Note: Blogpost in progress
Source info for this post
High-level definition of Tarasoff (Duty to Warn, Duty to Protect)
Who were the actors?
-Prosenjit Poddar (UC Berkeley student)
-Tatiana Tarasoff (UC Berkeley student)
-University Health Science Psychologist
What was lawsuit #1?
Negligence by campus police and the university health service
Outcome: Duty to warn the victim. Social Worker must verbally tell intended victim that there is a foreseeable danger of violence.
What was lawsuit #2?
Outcome: Establish a duty to protect. Implies a therapist determining that his or her patient presents a serious danger of violence to another and an obligation to use reasonable care to protect the intended victim against danger – warning, police notification, etc.
What was the back-story
Where is the case law
What is law/policy outcome of the case?
When a therapist determines, or pursuant to the standards of his profession should determine, that his patents presents a serious danger of violence to another, he incurs an obligation to use reasonable care to protect the intended victim against such danger. The discharge of the duty may require the therapist to take one or more various steps, depending on the the nature of the case. Thus, it may call for him to warn the intended victim or others likely to appraise the victims of that danger, to notify the police or take whatever steps are reasonably under the circumstances.
Has it been expanded on since?
Areas to discuss, as it relates to Duty to warn and Duty to protect:
Note: Post is published and still under development as of 20211010
Additional links to reference:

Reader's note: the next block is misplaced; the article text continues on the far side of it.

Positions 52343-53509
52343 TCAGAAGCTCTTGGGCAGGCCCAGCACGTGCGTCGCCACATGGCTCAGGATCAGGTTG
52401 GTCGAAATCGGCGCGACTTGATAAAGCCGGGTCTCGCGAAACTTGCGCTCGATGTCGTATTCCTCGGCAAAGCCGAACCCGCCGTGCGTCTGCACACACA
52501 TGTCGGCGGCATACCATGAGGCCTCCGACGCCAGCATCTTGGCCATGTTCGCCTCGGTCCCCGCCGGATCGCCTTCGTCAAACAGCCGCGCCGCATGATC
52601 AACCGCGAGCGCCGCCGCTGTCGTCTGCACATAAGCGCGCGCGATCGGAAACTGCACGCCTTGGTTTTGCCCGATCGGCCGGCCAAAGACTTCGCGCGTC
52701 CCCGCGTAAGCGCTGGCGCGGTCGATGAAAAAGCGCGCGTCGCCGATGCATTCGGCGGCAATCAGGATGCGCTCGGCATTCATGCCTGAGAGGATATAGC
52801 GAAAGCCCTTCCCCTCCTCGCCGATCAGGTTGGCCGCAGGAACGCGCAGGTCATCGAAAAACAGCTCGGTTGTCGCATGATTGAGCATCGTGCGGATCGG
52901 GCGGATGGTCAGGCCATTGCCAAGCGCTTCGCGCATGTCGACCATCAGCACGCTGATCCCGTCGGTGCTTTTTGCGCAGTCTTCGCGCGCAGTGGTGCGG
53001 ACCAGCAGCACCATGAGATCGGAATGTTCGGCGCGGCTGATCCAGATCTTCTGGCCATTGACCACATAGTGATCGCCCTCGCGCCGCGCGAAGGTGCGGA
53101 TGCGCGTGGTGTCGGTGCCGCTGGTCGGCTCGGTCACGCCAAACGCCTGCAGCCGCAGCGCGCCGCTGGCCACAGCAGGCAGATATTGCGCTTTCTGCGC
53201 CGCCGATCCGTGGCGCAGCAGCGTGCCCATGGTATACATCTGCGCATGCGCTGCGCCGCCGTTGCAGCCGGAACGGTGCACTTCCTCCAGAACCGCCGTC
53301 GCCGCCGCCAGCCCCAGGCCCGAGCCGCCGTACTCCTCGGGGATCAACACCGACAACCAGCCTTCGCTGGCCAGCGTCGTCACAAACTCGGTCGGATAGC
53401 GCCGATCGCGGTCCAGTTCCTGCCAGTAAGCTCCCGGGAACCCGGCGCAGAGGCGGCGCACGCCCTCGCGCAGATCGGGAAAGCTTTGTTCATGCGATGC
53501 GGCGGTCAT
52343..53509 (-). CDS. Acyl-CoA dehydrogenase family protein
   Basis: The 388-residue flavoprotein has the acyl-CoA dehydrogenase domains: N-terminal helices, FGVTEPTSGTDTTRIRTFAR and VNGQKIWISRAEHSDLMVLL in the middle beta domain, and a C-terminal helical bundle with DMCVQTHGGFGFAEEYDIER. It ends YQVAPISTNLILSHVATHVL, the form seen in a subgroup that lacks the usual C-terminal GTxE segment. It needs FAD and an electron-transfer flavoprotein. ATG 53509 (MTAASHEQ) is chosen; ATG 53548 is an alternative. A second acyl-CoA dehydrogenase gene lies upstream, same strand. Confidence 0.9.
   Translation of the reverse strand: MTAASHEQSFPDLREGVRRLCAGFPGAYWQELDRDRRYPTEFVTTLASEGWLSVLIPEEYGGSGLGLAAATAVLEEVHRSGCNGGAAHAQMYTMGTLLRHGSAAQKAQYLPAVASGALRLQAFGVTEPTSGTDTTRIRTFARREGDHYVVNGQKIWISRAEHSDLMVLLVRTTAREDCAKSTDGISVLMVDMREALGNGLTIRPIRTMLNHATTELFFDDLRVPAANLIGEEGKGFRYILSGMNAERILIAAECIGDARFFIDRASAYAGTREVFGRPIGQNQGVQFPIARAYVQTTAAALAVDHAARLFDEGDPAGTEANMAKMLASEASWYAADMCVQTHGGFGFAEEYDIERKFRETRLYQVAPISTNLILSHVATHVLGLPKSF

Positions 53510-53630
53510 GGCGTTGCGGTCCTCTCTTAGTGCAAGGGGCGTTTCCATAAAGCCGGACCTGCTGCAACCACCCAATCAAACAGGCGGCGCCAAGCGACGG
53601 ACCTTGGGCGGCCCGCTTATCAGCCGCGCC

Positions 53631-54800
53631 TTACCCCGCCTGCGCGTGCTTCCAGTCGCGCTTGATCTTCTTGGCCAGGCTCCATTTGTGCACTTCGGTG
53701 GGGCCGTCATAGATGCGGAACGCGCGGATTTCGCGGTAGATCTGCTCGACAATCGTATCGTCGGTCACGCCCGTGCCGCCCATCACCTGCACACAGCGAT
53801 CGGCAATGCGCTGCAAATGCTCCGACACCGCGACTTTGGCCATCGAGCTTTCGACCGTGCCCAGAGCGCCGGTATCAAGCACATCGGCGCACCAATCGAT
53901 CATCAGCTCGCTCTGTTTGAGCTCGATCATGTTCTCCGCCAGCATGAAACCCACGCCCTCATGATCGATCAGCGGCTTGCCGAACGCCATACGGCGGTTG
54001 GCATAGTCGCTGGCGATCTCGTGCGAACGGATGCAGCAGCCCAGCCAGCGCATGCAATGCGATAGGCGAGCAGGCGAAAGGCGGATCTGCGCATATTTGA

A SOAP (Subjective, Objective, Assessment, Progress/Plan) Note is a document used by a clinician (Licensed Clinical Social Worker or Associate Social Worker) while engaging with a client. The outcome is a written record which can be used for maintaining an historical record, analyzing trends, efficacy of treatment/interventions, justification for escalation, and so forth.
Each clinician (Medical Doctor, Nurse, Social Worker) may have a different area of focus, detail and structure within their SOAP Notes. For me (Social Worker), I’m going to start very simple, and customize as needed. While I prefer paper to capture information, my plan is to create an electronic version of the SOAP Note in Microsoft Excel. That way, I can search for keywords, etc.
This website gave a good overview for SOAP Notes for Social Workers. Here is my interpretation of the four (4) key areas to observe and capture within each client interaction:
Objectively, while withholding any judgment, recording (clinically important) statements made by client (person/s in front of me) during session. The verbal statements are received as input and may include feelings, thoughts, actions, treatment objectives, concerns. Typically, this would be something recent and top-of-mind, but also could be something from the past. A good example is a client who says, “I had a good day”. In this section, I’m not making meaning of the phrase, but it’s worthwhile to make note.
What I’m observing as a physical manifestation. What I’m clinically measuring using a tool (FIT, Mini Mental-Health, etc). In this section, I’m noting my observations, but I’m not making meaning of or interpreting it. The physical observation can inform the verbal input. For example, if the body language is tense with rapid breathing and red-faced, then that informs the verbal statement within the prior subjective section. This section is classic grooming observations: clothing presentation; hair combed/brushed; shaven; general hygiene. Observing items within the living space is important to note – carpet cleaned; hoarding; trash piles away from garbage can, etc. In this section, I’m also observing “how” someone is relaying similar/identical information that they may have done in the past, noting the information is relayed with different intensity, for example. If within the session I captured an assessment (FIT, Mini Health Status Exam), then I have the raw data and can interpret it within another section.